By Michi Iljazi

Playing politics at the Federal Communications Commission

In 2017, the state of Arizona passed a law championed by conservatives and led by Gov. Doug Ducey. The law, HB 2365, streamlined the permitting process for wireless infrastructure and was heralded by many experts as a model for the nation. Taking a page from the Arizona model, the Federal Communications Commission (FCC) is delivering massive change in the way technology is accessed and utilized by millions of individuals nationwide. At their open meeting in March, the agency voted to “clarify and modify the procedures” on how wireless infrastructure deployments are reviewed across the country.

The vote comes at a time when it’s important to ensure communities are not left behind and that the public sector doesn’t get in the way of technological innovation, but unfortunately some on the commission voted against those communities and the race for 5G. The two Democrats at the FCC (Mignon Clyburn and Jessica Rosenworcel) voted against the move, and it is not only disappointing but somewhat surprising considering statements both have made in the past.

Commissioner Jessica Rosenworcel, nominated in 2011, said during her confirmation hearing that, “To prosper in the twenty-first century, all of our communities, urban, rural and everything in-between, need this access. Our communications networks and the access they provide should be the envy of the world.”

Where is the Jessica Rosenworcel who testified before the Senate Commerce Committee less than seven years ago? What changed her mind? She professed (under oath, I might add) that in order to prosper as a nation in this day and age we should be better than the rest of the world when it came to our communications networks. Yet when given the chance to improve lives, she said “no.”

Democrats on the FCC have been promoting 5G, increased access, and technological innovation for years. One only needs to look at Ms. Rosenworcel’s opening statement during her confirmation hearing:

“Communications technologies are a source of tremendous opportunity. They support our commerce, they connect our communities, and they enhance our security. They help create good jobs. And by unlocking the full potential of broadband, we will alter the way we educate, create, entertain and govern ourselves.”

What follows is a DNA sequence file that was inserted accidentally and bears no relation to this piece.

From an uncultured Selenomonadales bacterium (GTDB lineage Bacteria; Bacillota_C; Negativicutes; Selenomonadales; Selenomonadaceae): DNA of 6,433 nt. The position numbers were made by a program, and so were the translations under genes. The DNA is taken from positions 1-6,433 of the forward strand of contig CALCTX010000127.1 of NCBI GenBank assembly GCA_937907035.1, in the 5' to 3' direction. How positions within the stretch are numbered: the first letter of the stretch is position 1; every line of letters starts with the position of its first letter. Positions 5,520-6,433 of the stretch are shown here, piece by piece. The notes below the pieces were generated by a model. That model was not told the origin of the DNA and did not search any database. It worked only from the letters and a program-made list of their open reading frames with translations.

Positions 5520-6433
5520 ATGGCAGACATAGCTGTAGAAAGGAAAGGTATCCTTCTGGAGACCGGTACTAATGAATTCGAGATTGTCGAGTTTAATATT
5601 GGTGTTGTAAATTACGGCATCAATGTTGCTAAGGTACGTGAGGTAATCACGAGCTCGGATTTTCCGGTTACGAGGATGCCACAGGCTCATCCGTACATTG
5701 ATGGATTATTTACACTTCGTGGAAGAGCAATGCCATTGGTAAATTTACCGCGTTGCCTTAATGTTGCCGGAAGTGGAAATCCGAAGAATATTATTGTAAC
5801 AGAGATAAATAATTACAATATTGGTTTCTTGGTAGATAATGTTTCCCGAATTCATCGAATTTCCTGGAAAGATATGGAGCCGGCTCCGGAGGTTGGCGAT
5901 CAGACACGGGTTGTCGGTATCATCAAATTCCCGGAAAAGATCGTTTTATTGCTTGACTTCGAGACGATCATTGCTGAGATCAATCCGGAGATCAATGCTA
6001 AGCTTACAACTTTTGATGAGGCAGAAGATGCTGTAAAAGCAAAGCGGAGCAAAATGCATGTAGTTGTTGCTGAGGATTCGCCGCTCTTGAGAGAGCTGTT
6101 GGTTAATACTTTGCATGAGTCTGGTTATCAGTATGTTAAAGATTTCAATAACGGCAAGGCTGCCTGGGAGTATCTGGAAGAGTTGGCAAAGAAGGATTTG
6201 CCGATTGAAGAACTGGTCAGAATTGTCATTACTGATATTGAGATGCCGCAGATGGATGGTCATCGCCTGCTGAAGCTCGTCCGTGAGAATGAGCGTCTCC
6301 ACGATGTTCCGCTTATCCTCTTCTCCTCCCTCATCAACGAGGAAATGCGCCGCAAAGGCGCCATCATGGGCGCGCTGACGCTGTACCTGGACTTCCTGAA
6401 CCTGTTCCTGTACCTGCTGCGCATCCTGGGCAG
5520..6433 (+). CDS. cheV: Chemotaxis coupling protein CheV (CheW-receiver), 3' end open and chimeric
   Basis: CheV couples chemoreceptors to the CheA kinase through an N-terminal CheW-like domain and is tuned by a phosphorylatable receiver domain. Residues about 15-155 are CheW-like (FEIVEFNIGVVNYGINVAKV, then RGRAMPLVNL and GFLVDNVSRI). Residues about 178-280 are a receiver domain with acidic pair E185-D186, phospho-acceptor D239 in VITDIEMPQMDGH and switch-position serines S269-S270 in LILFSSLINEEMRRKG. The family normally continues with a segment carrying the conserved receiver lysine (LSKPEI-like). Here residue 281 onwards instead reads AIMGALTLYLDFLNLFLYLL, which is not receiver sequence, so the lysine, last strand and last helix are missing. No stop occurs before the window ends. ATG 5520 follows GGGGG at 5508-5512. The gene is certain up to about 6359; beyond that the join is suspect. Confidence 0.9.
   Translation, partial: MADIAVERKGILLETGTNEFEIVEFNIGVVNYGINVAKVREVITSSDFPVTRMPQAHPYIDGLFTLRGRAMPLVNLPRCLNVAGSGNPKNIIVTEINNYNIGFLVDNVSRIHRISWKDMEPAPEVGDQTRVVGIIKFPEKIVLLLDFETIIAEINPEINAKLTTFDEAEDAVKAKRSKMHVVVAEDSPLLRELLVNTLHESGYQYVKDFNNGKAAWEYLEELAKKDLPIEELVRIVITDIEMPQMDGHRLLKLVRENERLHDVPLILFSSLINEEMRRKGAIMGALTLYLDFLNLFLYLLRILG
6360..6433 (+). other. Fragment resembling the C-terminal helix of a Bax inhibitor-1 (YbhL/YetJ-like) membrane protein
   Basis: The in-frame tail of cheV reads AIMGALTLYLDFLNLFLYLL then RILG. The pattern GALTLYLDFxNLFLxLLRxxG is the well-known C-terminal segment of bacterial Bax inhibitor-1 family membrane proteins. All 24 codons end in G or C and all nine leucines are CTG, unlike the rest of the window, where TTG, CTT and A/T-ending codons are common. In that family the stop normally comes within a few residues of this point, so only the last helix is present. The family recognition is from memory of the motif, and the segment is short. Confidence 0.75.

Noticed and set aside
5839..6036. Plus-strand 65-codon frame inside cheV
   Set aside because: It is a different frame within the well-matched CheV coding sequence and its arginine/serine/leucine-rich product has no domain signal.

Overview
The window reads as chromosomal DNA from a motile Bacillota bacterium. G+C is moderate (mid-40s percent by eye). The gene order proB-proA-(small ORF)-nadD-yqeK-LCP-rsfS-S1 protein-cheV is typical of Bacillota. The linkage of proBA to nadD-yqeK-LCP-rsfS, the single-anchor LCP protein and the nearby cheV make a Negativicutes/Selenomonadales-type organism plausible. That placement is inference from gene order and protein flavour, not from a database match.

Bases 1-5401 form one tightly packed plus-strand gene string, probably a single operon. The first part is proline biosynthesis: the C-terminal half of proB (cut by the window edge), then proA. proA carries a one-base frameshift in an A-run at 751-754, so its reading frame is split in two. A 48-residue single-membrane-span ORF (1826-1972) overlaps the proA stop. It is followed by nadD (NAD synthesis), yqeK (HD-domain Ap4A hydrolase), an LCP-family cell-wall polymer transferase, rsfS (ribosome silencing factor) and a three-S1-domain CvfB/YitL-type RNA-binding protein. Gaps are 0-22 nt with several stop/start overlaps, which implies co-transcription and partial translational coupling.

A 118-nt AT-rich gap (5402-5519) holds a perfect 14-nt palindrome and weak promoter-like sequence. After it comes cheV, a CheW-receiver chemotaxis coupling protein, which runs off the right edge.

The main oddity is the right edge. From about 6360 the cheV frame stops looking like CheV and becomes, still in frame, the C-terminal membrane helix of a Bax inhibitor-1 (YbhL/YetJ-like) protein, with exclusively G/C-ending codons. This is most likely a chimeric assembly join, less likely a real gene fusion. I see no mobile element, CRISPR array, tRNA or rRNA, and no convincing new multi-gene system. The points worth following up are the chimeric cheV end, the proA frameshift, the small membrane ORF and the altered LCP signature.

When the Republicans were in the minority they voted with their Democratic colleagues to pass a unanimous rule that paved the way for 5G technology in the United States. Sadly, it appears that after a lot of hollow talk about helping those in need, securing America’s role in the race for 5G, and fostering new and innovative technologies, Ms. Rosenworcel has chosen to put politics first.

If Ms. Rosenworcel truly believed that communications technologies are so critical to our economic well-being, then why would she stand in the way of allowing for greater opportunities when it comes to increased deployment that will help encourage more access to 5G technology? What changed between 2016 and 2018? Could it be that a Republican was elected president and named a Republican chairman of the FCC? Does the philosophy of #resistance guide Democrats at the FCC?

Ms. Rosenworcel is not alone in this sudden shift on technological advancement. During the July 2016 open meeting, fellow Democratic FCC Commissioner Mignon Clyburn said “We need to be as creative, flexible, and forward thinking on the community and opportunity inclusion front, as we are on the technological innovations front.”

That is exactly what the FCC did in the March meeting when they voted to streamline the process for wireless infrastructure development. So why did Ms. Clyburn change her mind? Again, what’s the difference between July of 2016 and March of 2018 other than Democrats aren’t running the White House and the FCC?

There was a time when both Democratic commissioners believed very much in the promise of new technologies for wireless infrastructure. Yet, when given the chance at the last open meeting, they decided to go with politics first.

Republican FCC Commissioner Brendan Carr, who has been making the case for fostering innovation by encouraging wireless infrastructure development, stated that “Winning the global race to 5G, and ensuring that more Americans get access to more broadband is a top priority.”

Those used to be a top priorities for Commissioners Clyburn and Rosenworcel.

Technology continues to change and as more advancements and innovations occur in both the wireless and wireline communications space it is critical that the government do more to encourage growth, not discourage it. The FCC is doing exactly that under the leadership of Chairman Jait Pai, and Commissioners Michael O’Rielly and Carr. Commissioners Clyburn and Rosenworcel should rejoin their colleagues and put America first.

Originally posted in The Washington Times.